Conservative democracy (Turkish: muhafazakâr demokrasi) is a label coined by the ruling Justice and Development Party (AKP) of Turkey to describe Islamic democracy. Forming as a modernist breakaway party from former Islamist movements, the AKP's conservative democratic ideology has been described as a departure from or moderation of Islamic democracy and the endorsement of more secular and democratic values. The electoral success and the neo-Ottoman foreign policy of the AKP that aims to broaden Turkey's regional influence has led to the party's conservative democratic ideals to be mirrored in other countries, such as by the Justice and Development Party in Morocco and the Ennahda Movement in Tunisia.
The examples and perspective in this article may not represent a worldwide view of the subject. (April 2016)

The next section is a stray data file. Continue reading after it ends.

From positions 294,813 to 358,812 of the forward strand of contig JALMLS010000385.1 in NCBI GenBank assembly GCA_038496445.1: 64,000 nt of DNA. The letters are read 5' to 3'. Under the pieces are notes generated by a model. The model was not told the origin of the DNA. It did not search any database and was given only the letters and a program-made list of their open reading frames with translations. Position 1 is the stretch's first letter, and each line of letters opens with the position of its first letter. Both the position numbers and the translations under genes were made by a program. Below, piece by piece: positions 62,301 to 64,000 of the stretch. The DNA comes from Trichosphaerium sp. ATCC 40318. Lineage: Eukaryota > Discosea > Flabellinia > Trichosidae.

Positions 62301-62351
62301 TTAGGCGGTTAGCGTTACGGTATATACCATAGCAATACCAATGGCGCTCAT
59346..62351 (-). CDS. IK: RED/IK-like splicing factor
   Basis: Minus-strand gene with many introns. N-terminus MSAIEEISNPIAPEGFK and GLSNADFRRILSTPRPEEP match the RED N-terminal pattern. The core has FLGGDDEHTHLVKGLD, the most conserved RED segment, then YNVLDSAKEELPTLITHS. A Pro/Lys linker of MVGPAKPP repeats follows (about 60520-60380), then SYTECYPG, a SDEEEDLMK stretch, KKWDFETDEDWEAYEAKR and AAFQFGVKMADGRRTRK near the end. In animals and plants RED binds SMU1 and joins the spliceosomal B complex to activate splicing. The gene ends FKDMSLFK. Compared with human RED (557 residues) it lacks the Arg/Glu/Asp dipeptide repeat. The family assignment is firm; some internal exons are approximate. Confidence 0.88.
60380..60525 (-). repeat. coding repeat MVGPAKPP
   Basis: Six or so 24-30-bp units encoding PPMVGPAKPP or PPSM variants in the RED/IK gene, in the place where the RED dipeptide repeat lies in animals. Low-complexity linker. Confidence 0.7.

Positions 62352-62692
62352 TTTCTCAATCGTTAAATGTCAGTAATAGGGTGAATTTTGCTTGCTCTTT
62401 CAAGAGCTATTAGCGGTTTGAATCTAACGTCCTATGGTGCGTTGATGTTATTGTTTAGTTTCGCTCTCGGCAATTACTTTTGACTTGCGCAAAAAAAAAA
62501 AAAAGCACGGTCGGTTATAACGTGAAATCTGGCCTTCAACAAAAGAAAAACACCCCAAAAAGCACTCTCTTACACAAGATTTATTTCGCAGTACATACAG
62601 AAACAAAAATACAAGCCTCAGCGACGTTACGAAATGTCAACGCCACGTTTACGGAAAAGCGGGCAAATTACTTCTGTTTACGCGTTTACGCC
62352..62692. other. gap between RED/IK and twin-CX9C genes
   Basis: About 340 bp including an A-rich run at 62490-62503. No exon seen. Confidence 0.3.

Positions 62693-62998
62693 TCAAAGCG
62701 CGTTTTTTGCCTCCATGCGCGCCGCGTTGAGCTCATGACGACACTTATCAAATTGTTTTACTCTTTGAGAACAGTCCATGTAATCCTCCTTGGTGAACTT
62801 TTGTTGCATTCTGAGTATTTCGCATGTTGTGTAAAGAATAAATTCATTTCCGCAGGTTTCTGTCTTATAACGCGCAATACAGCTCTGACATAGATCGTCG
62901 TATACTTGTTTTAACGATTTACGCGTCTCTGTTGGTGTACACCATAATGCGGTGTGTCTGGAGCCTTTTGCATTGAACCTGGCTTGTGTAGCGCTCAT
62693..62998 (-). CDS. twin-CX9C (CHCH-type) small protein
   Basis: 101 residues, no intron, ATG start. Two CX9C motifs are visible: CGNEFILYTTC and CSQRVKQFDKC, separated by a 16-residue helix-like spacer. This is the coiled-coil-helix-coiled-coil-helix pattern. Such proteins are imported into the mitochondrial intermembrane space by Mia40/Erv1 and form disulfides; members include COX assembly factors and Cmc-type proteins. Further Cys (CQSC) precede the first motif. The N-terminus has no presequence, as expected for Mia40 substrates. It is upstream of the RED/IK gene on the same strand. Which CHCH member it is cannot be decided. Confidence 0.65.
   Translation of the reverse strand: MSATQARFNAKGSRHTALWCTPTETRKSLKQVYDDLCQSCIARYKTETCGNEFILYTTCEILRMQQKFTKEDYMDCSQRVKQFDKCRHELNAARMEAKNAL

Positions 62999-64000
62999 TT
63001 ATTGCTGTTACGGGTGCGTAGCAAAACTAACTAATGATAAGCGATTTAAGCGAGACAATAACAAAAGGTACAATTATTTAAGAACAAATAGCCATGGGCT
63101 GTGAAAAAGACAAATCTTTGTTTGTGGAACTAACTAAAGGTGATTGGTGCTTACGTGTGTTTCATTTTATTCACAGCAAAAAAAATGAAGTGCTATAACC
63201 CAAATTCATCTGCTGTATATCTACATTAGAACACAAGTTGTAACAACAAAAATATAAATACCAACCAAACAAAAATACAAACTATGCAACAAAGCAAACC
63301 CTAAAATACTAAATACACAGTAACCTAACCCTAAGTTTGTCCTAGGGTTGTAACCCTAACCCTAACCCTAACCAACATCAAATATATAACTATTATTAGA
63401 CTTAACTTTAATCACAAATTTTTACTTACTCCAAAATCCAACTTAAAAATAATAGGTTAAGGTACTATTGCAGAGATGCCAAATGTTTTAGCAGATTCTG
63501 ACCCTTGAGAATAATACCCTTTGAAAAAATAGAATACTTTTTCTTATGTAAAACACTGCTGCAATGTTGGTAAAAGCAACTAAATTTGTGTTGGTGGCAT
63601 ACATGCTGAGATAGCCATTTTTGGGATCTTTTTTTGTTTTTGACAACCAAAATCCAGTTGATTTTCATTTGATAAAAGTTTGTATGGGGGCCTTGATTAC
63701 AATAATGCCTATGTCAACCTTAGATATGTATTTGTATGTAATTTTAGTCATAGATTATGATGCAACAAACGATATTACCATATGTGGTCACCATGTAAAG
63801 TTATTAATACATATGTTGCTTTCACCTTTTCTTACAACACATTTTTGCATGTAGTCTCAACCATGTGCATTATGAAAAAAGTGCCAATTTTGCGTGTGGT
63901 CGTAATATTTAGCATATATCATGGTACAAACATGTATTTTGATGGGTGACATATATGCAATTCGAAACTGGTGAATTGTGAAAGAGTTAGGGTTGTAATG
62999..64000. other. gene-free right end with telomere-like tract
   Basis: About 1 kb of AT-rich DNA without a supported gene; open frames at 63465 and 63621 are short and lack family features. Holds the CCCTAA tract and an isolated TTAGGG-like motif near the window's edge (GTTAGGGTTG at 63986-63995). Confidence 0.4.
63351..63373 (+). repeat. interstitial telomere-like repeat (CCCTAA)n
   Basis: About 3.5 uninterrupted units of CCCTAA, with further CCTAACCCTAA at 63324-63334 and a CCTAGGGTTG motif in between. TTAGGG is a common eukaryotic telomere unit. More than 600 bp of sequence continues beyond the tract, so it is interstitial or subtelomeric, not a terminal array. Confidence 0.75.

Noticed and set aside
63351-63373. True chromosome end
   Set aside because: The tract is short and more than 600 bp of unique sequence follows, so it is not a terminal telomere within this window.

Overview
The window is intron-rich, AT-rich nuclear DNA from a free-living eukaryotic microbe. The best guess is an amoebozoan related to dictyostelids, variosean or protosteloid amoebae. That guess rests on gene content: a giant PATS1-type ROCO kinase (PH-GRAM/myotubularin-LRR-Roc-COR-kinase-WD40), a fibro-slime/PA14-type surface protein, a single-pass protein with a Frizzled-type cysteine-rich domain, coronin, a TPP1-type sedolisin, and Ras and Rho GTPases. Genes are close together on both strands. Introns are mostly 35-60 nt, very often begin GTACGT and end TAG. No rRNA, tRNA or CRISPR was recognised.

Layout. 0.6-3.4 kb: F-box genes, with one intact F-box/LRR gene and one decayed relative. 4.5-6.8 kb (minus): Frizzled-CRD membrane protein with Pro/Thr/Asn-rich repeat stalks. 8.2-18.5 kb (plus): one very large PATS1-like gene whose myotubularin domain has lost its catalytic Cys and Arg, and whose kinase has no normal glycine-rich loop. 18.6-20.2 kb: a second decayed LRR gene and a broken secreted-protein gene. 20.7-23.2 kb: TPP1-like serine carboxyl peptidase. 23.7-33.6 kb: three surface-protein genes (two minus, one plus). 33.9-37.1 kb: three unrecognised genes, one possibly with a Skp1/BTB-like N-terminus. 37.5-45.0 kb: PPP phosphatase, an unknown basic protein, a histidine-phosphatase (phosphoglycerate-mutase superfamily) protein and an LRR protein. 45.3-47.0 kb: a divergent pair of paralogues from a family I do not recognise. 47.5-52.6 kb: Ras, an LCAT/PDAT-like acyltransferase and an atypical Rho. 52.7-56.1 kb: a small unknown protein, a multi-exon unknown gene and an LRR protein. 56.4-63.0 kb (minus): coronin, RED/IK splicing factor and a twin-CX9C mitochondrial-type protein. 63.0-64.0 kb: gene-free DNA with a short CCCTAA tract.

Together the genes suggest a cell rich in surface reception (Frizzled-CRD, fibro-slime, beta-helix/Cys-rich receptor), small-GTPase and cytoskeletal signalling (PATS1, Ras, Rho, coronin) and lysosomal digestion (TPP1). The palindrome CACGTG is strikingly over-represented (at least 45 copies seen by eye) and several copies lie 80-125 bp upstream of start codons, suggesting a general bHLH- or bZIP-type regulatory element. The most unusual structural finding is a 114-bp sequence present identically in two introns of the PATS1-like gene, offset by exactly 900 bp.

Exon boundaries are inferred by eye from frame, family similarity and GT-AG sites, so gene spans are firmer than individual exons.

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In its broadest sense, the term conservative democracy highlights the compatibility of Islam with democracy, a Western-oriented foreign policy, neoliberal economics and secularism within government. Since the view has been reflected in several economic, foreign, domestic and social policy initiatives, the term conservative democracy has been referred to as a floating signifier that encompasses a broad coalition of ideas. In contrast, and because of its broad definition, the term has also been accused of being a red herring designed to conceal a hidden Islamist agenda but maintain public support.
The main ideals of conservative democracy are best identified when they are compared to the Islamist ideology advocated by the AKP's preceding parties. A substantial contrast between the two exist, for example, on their position regarding the European Union, Israel, the United States, economic policy, and to a lesser extent social policy.